Lawsuits Filed Against Two Arizona Resellers

   REDMOND, WA -- Microsoft Corporation recently announced it has launched a national campaign to protect itseld from software pirates. The company stated that its goal was to protect consumers from piracy of its family of network server products. As part of the effort, the company announced it has filed lawsuits against two computer resellers in Arizona.

   The campaign focuses on installation of unlicensed server products by resellers who configure computer networks, sometimes without providing customers with license agreements, backup disks or software documentation. The lawsuits, filed in U.S. District Court in Tucson, are against Tucson resellers Computers Under Retail and Future Information Design.

   We are seeing an increase in server piracy from unscrupulous resellers," said Craig Fiebig, group product manager at Microsoft. "Microsoft is investing heavily in research and development for the BackOffice family of servers. To continue bringing innovative products to market while keeping prices low for our customers, we will take a very hard stance against piracy."

   Microsoft's complaint against Future Information Design stems from an undercover investigation in which the reseller allegedly installed unauthorized copies of Microsoft software on the server and workstations making up a network, without providing the necessary licenses or documentation. The investigation started after Microsoft received a piracy report involving Future Information Design through its Anti-Piracy Hotline -- 800-RU-LEGIT (785-3448).

   The complaint against Future Information Design claims copyright and trademark infringement of the Windows NT Server network operating system. Future Information Design had previously received a cease-and-desist letter from Microsoft for "hard-disk loading," an illegal practice that involves the installation of unlicensed copies of Microsoft software on computer systems being sold to or configured for customers.

   According to court documents, Computers Under Retail allegedly sold a counterfeit copy of Windows NT Server retail product to a Microsoft undercover investigator. The complaint against Computers Under Retail alleges copyright infringement and trademark infringement for hard-disk loading of Windows NT Server on the server and workstations of a network.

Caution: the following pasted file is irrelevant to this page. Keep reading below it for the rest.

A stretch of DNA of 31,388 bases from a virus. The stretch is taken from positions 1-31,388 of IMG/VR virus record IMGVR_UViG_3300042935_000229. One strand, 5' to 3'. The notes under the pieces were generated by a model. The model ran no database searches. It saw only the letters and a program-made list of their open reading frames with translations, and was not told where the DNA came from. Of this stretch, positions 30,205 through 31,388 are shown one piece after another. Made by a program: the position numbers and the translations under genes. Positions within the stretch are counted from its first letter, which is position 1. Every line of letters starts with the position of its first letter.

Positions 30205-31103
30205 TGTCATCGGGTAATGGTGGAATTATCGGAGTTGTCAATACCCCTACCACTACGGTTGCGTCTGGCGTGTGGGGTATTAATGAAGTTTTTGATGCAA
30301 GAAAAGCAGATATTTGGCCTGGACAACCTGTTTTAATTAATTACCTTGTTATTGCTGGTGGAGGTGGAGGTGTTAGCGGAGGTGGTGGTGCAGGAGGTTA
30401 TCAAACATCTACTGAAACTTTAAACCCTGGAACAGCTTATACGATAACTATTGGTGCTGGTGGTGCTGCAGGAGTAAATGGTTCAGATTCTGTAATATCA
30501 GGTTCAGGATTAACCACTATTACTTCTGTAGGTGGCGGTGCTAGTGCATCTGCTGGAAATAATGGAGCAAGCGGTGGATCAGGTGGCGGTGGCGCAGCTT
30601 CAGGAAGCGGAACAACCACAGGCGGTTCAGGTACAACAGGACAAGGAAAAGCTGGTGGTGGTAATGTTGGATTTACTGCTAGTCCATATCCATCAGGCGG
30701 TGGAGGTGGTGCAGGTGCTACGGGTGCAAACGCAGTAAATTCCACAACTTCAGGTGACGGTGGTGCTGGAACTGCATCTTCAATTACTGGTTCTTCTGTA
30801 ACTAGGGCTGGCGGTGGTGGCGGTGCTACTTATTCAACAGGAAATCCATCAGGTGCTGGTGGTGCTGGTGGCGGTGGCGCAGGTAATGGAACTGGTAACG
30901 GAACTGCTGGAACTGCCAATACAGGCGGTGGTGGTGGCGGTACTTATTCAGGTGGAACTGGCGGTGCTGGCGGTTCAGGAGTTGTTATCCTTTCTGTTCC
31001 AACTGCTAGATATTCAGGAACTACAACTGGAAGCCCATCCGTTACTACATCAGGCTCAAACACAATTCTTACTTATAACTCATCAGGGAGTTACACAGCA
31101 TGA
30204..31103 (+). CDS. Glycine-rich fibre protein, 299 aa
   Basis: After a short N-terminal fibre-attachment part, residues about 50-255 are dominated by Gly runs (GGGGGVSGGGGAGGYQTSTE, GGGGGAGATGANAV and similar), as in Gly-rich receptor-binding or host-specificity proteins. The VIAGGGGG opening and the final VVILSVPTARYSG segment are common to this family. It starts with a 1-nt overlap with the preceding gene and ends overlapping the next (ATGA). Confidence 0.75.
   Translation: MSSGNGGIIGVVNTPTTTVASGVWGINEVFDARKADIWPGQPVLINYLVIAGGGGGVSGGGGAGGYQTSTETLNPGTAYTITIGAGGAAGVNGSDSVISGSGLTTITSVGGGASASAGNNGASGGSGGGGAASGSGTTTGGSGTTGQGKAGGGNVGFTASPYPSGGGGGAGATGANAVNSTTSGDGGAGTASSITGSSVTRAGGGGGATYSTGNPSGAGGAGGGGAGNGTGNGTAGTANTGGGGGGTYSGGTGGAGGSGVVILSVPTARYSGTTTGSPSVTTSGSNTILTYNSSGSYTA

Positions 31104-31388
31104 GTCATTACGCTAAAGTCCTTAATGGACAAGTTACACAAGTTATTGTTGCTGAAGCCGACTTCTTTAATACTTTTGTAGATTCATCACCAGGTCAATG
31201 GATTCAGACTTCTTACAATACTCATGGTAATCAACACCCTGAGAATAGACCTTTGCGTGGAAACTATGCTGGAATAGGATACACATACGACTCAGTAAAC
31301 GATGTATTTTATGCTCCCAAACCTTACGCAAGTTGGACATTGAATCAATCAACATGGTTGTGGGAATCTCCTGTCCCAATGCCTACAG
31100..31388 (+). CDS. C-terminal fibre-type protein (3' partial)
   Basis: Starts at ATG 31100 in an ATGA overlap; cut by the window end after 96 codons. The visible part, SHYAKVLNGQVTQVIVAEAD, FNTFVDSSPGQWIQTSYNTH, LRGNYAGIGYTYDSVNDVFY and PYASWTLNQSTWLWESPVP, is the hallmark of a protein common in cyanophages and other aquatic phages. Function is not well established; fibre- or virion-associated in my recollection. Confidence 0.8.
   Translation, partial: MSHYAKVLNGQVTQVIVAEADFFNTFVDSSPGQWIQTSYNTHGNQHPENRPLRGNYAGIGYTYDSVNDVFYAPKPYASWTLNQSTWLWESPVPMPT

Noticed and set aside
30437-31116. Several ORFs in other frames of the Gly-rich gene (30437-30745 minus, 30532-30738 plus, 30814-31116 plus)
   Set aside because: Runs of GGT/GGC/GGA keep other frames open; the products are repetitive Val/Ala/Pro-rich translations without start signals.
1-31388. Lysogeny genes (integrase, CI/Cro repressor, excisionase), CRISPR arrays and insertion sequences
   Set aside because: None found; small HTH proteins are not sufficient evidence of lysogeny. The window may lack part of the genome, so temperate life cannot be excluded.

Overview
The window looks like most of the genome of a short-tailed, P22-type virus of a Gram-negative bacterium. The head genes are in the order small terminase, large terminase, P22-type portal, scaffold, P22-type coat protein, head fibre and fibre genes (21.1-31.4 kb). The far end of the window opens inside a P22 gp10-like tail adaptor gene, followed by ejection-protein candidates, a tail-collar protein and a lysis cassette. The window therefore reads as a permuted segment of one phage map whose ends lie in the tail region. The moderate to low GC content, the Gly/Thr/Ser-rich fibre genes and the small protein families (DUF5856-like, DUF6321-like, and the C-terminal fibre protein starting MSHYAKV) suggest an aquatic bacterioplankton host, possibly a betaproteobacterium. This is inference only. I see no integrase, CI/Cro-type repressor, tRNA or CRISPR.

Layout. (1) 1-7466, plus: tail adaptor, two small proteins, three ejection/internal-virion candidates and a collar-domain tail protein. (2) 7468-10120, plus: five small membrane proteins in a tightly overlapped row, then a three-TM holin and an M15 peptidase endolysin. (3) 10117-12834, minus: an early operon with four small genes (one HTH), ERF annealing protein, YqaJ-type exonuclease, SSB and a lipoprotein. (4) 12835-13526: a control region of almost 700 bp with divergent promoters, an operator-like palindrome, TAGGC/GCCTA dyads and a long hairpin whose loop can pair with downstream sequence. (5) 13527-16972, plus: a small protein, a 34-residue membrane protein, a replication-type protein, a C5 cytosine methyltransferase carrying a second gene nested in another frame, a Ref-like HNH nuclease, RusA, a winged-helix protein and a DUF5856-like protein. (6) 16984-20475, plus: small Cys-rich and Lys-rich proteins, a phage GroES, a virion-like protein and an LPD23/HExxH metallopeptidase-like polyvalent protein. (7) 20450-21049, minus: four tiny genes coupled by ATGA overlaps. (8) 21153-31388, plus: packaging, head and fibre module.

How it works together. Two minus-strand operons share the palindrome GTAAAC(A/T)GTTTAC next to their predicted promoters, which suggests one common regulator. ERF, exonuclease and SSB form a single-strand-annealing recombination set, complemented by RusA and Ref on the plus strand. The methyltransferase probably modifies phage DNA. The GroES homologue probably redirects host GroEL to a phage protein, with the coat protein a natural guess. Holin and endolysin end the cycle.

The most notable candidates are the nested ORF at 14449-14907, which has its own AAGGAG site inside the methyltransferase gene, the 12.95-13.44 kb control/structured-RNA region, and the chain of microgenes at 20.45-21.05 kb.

"In launching this nationwide campaign, our goal is to protect our customers and the vast majority of resellers who play by the rules," said Jim Lowe, Microsoft corporate attorney. Lowe indicated there would be more investigations and more legal actions in the months ahead. "Resellers need to take this issue seriously and ensure that they are distributing genuine Microsoft product."

   "Most of the resellers in this area are honest, but there are some who break the rules. It's frustrating to see somebody selling illegal software copies to consumers and undercutting the honest firms in this area," said Peter S. Ireland, president of the 1,000-member Tucson Computer Society, a user group, and owner of Peter S. Ireland & Associates PLC in Tucson, Ariz. "I'm glad Microsoft is stepping up to this problem, and I hope the campaign sends a message to all resellers out there who are breaking the rules."

   According to Microsoft, a number of warning signs can help computer buyers identify potentially illegal software products:

   Consumers or resellers with questions about the legitimacy of Microsoft products can call the Microsoft Anti-Piracy Hotline or e-mail Additional information about software piracy is available from the Business Software Alliance (BSA) Anti-Piracy Hotline at 888-NO PIRACY (667-4722) or via e-mail,

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